And the people have to be willing to both recognize it and call it out. While so-called progressives are up in arms over the current executive order, where was this “left” flank of the establishment during the eight years of the brutal escalation of the imperial war and devastation machine during the previous administration? They were supporting this agenda in the name of ‘humanitarian intervention.’ The sad reality is that the US-imperial project has been able to successfully exploit and/or co-opt liberal progressives’ concerns for human rights in order to gain “left-wing” support for self-serving western interventions and wars aboard—in Libya, Syria; places where the Arab Spring went rogue—by presenting it as a “duty to intervene” in the name of so-called human rights.

This co-optation is possible because the contemporary “left” lacks a basis in anti-imperialist politics and a broader, historical critique of Empire that properly situates such interventions within the larger agenda and interests of militarized neoliberal/economic imperialism, [5] which was never more robust than under the previous administration.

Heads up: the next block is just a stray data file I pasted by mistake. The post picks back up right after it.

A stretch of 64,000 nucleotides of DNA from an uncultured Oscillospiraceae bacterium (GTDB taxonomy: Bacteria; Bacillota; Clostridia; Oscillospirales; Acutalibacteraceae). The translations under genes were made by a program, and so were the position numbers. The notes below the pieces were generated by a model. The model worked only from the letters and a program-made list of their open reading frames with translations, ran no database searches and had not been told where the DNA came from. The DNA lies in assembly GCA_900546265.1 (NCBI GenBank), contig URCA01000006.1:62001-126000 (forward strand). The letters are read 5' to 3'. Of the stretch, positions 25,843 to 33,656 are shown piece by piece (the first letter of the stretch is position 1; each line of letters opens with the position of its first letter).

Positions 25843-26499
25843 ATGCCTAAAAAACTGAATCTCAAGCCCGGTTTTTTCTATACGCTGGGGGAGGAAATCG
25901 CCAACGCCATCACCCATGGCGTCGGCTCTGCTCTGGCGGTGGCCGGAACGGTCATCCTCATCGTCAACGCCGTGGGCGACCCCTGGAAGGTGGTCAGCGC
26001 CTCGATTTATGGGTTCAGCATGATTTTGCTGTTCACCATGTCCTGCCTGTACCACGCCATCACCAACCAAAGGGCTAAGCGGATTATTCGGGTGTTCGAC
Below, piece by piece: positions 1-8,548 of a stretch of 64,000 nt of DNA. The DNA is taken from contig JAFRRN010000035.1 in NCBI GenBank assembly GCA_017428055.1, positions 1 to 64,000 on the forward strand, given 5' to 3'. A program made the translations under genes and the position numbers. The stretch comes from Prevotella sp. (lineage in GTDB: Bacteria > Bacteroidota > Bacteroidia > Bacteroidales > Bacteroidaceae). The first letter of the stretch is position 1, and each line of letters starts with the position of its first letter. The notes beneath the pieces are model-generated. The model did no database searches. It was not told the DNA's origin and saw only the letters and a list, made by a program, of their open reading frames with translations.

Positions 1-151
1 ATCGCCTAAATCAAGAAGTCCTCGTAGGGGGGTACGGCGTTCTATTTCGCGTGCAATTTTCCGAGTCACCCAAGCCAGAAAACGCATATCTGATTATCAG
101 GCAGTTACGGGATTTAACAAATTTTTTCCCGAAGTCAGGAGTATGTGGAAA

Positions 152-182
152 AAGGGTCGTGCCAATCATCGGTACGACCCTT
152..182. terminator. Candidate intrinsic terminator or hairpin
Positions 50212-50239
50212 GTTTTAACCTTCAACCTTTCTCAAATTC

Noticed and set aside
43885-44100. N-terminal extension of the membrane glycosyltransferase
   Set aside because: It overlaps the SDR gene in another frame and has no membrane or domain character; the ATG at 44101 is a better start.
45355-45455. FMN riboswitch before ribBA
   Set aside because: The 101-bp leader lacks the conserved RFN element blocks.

Ironically, what passes for the Left these days (i.e., identity politics-based reactionaries), actively contributed to a problem they are now reacting to. As I have argued elsewhere, US-led ‘humanitarian interventions’ often involve western backing of and collusion with Islamic extremists and terrorists against secular Muslim regimes and leaders. Supporting these so-called humanitarian interventions ironically indirectly throws liberal social justice warriors—that back initiatives such as western intervention and ‘regime change’ in states like Syria—in bed with violent Muslim extremists and terrorists like ISIS, in that they both support the ouster of Bashar al-Assad, albeit for different reasons.